Jolene Baker is a manufacturing intelligence specialist at LSI. She is responsible for the development and administration of OSIsoft PI applications and is an industry expert in the use of Falconry pattern recognition software (an LSI partner). We sat down with Baker to get her take on LSI’s capabilities and learn about her experiences on a past project.
First, give us a little background on LSI.
Baker: We are a global provider of process, mechanical and electrical engineering services and specialize in systems integration, process improvement, automation and information systems. We have a wide range of expertise ranging from PLC at the plant floor to larger scale corporate data needs. Our company values focus on building and maintaining long-standing client relationships.
Tell us about a project where your expertise really made a difference.
Baker: Before my time at LSI, I was part of an interesting project that had us working on maintenance operations in a large soda ash production facility. We used PI software packages and data mining techniques to connect data from multiple sources. Once analytics were in place and the data was readily available, we built applications that supported maintenance planning, production optimization and reporting, plant efficiencies, specialty maintenance tracking on critical equipment, operational forecasting and predictive analytics.
What software applications do you typically use and what applications are they effective for?
Baker: We utilize an Asset Management Database to deposit equipment information, ERP info ( i.e., drawings, specs, etc.), GIS locations, work order information, safety, DCS, Lab, special analysis, machine learning, consumptions, utilizations, runtimes, downtimes and many other applications.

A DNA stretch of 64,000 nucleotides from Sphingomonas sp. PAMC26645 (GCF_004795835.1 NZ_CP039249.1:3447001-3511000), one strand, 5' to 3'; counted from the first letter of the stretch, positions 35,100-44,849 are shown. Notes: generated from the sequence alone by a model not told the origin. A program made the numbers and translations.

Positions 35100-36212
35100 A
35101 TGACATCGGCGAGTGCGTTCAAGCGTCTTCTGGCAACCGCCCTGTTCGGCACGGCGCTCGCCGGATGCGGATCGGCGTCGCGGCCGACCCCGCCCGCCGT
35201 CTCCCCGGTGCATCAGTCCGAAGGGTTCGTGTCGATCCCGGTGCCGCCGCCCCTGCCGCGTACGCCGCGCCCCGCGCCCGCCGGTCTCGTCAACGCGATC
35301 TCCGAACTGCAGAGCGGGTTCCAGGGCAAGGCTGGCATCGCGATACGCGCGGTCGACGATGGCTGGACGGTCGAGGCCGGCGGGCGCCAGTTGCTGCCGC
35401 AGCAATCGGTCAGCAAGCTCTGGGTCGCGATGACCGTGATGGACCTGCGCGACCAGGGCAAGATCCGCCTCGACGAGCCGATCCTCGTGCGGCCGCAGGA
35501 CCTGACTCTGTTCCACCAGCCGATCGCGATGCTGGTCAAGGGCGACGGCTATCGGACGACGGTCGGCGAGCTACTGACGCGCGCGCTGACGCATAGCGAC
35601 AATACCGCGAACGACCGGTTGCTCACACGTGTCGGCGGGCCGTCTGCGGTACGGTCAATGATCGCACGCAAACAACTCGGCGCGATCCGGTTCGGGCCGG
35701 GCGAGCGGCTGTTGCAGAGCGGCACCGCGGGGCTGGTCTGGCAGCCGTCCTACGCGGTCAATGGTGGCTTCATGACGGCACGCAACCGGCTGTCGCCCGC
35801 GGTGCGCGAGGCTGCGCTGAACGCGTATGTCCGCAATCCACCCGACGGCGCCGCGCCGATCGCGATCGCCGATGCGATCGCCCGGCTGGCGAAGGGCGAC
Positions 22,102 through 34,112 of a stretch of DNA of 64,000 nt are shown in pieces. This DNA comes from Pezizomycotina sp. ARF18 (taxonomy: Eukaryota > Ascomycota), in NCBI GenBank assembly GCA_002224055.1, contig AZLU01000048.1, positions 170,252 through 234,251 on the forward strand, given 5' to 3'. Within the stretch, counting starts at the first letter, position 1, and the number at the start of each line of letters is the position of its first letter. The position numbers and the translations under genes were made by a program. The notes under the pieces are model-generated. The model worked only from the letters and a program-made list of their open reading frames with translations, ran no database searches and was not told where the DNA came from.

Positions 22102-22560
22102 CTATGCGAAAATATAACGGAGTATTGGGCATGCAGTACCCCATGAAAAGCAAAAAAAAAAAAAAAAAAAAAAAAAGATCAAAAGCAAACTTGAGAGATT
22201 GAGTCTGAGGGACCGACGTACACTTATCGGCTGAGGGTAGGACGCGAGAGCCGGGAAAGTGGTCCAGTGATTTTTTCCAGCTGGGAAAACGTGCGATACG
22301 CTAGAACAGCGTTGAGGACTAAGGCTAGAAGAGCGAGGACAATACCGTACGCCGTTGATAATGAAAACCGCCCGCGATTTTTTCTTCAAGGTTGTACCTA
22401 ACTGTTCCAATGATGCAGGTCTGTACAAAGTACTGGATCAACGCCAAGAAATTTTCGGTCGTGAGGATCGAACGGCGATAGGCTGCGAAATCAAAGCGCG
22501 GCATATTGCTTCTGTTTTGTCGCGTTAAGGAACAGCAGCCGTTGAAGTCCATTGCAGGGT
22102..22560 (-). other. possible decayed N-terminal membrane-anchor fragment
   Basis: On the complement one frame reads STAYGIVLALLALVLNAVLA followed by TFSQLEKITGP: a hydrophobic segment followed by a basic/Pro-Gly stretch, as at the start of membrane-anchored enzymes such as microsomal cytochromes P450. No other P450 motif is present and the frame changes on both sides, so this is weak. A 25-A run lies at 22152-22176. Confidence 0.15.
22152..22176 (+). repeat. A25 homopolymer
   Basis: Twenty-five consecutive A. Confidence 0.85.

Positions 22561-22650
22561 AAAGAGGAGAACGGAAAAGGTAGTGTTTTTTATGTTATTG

How does that database benefit plant operations?
Baker: The database becomes a single source of the truth that any application can be fed or added too. It is available to all PI users and quickly replaces paper log sheets and reporting methods. This allows real-time data to be compared to the data obtained from operator/foreman logs.
What information do database reports provide in regards to operational forecasting?
Baker: In my soda ash production facility job, turnover reports included a forecasting model that could identify end-of-the-day production rates based on ore feed and pre-and post-filter liquor allocation. The information could be used to identify and flag a process issue for investigation before production was lost for the day.
What predictive analytics solutions did you provide for the soda ash production facility?
Baker: We built analytics for positive displacement pumps that analyzed filtering capabilities to accurately indicate when one of two pistons was under-performing by a given percentage.